RACE. David Mamet. Hampstead Theatre.

‘Race’, of course, does not exist.  It is a social construct invented by white European society to place itself at the top of an imagined hierarchy.

David Mamet’s explosive script hit Broadway in 2009.  Bravo to Ed Hall at Hampstead for getting the UK premiere.

The play is a naturalistic court-room style drama which puts modern America’s conflicting attitudes to ‘race’ on trial.

The play is set in a lawyer’s office where there are three attorneys: a black man, a white man and a black woman.  The drama circles around the prosecution of a wealthy white businessman accused of raping a black woman who may or may not be a prostitute.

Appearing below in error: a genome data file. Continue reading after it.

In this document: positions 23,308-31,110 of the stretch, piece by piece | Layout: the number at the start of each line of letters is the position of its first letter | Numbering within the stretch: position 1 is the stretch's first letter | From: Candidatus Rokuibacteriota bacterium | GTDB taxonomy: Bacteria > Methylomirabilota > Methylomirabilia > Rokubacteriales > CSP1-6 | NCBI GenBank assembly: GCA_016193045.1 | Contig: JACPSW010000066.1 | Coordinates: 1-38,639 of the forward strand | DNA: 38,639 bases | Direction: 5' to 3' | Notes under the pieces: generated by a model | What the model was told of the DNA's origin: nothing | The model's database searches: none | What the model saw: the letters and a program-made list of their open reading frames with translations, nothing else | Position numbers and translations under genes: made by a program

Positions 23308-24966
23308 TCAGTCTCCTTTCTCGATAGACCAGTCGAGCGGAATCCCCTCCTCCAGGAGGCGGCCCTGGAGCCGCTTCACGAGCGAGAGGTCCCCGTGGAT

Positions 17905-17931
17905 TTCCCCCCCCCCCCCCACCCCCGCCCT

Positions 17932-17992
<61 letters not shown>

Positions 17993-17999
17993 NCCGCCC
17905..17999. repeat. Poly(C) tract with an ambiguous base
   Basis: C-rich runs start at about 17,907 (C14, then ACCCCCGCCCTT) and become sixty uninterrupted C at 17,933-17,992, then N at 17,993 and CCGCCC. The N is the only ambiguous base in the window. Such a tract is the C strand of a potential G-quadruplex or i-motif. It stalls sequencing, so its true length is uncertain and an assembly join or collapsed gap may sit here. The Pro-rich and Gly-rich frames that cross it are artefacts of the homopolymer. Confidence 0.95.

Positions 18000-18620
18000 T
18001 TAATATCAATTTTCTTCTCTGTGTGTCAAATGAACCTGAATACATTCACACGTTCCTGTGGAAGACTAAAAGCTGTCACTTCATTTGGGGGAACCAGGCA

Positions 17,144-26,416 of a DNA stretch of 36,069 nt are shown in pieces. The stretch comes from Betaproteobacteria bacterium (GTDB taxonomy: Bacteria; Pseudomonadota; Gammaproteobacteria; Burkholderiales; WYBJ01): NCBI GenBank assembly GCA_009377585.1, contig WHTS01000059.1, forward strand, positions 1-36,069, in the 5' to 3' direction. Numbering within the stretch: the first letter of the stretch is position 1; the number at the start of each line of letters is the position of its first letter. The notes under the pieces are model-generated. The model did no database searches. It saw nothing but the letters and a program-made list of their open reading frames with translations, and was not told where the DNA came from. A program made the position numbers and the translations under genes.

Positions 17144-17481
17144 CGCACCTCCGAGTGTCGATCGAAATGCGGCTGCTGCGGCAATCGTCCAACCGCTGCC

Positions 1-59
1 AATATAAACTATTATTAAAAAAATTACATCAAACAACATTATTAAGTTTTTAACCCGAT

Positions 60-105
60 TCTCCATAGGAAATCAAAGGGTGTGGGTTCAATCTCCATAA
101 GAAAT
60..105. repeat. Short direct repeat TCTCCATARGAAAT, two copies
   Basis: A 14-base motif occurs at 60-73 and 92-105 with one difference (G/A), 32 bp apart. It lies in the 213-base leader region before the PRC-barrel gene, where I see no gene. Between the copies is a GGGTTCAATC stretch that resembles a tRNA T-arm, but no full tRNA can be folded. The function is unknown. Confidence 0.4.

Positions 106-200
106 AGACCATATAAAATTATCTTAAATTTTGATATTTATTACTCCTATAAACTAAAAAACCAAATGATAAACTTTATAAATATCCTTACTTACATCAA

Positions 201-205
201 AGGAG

Mamet’s script is an acerbic, fast and often funny exploration of racism, sexism and the politically correct.  (If there were echoes of Dominique Strausss-Kahn’s New York experience then the coincidence only made the play more relevant.)

This is an 85 minute high-tension evening with brilliant performances by Jasper Britton, Charles Daish, Clarke Peters and Nina Toussaint-White.  Terry Johnson’s production is tight and high-volume.  It left the audience arguing with one another.  A writer cannot ask for more.

Julia Pascal © 2013.